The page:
Sunday, February 14, 2016

Victim? Or Victor?

(thanks for the inspiration JD and RM)

I recently posted about a brutal machete attack in the US, suggesting "don't be a victim- get trained". This led to some dialog on my post, which was important enough to explain here.

Two sides of this situation were presented - both valid.

One friend, a lifelong martial artist, suggested that while self-defense is a good by-product of dedicated training, we need to make our personal and spiritual development the primary objective.  I do not disagree.

At the same time, another friend, also a lifelong martial artist, suggested that practicality comes first, and that our training needs to provide protection for ourselves and our loved ones as a principal goal.  He does not discount personal or spiritual growth, but suggests it is secondary to self-defense.  Again, I do not disagree.

So --- which is more important, personal/spiritual development or self-defense?
This is a very difficult question, and one I suspect has a unique answer for everyone.

 I hope never to be in a violent confrontation again.  If so, then the need for practical self-defense would be secondary to my need for personal and spiritual growth.  However, if such a situation were to occur, platitudes and good intentions would likely get me (and maybe those I care about) hurt or killed.  That is a loss I could not bear.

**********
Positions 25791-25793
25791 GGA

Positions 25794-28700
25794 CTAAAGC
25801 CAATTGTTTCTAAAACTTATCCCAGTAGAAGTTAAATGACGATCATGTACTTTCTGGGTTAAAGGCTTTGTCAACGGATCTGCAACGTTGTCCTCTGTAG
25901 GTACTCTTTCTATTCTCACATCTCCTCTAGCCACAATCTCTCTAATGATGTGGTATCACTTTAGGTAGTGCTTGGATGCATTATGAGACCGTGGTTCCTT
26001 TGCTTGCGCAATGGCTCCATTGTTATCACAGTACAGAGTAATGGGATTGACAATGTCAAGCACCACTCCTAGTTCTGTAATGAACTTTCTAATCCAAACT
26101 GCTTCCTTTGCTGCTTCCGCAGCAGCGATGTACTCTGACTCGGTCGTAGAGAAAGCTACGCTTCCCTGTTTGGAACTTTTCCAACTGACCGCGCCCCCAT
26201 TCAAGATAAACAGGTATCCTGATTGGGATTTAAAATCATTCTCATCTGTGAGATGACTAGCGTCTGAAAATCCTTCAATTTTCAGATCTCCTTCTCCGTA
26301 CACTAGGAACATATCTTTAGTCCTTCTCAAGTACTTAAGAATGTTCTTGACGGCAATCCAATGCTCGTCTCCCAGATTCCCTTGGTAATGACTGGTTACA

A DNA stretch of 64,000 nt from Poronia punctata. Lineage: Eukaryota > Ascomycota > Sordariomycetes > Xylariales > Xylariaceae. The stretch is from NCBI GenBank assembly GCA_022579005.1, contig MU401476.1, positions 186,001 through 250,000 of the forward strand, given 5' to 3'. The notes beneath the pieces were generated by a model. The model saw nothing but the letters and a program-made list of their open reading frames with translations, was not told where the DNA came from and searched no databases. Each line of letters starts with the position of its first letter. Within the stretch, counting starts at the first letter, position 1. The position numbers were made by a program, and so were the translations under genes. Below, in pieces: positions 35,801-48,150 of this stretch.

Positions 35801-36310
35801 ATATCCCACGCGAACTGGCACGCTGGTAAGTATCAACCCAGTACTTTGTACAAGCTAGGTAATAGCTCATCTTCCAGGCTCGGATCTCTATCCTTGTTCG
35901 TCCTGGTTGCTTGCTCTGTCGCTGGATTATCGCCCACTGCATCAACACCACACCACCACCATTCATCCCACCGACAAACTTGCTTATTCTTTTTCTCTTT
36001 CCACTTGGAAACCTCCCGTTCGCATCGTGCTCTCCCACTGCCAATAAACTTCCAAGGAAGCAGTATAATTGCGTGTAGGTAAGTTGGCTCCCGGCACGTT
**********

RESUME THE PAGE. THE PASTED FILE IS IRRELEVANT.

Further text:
Although the press would have us believe otherwise, I think the world is a far safer place than it has been at any other time in human history.  Generally, the rule of law abides everywhere, even if it is not always perfect (and sometimes way off the mark).  Most of us are at very little risk of violent attack in our daily lives, especially in Japan where I live.  So, why study martial arts, then?

For me, the answer lies in understanding what being a victim really means (and by extrapolation, what "self defense" really means).

In a violent encounter, a victim is someone who is the recipient of unsolicited aggression. He/she did nothing to warrant an attack, and was simply the target of violence.  Clearly, this is a case where self-defense is about protecting our physical self (and others) from harm by aggressors. However, good martial arts training does not just teach us to defend against attacks when they happen, it also teaches us to project a positive, confident demeanor, which often defuses potentially violent situations before they occur.  Does this work in all cases?  No.  Does it work much of the time?  Absolutely.  I have not had to use force on an aggressor in more than 20 years, and I believe much of this is due to the fact that I do not present myself as a victim.  I walk confidently, head up and shoulders high, watching my surroundings.  Of course, I tend to avoid very dangerous places and use common sense when I travel, too, which contributes to my safety.  That said, I still use my martial arts training EVERY SINGLE DAY.  Just not for fighting.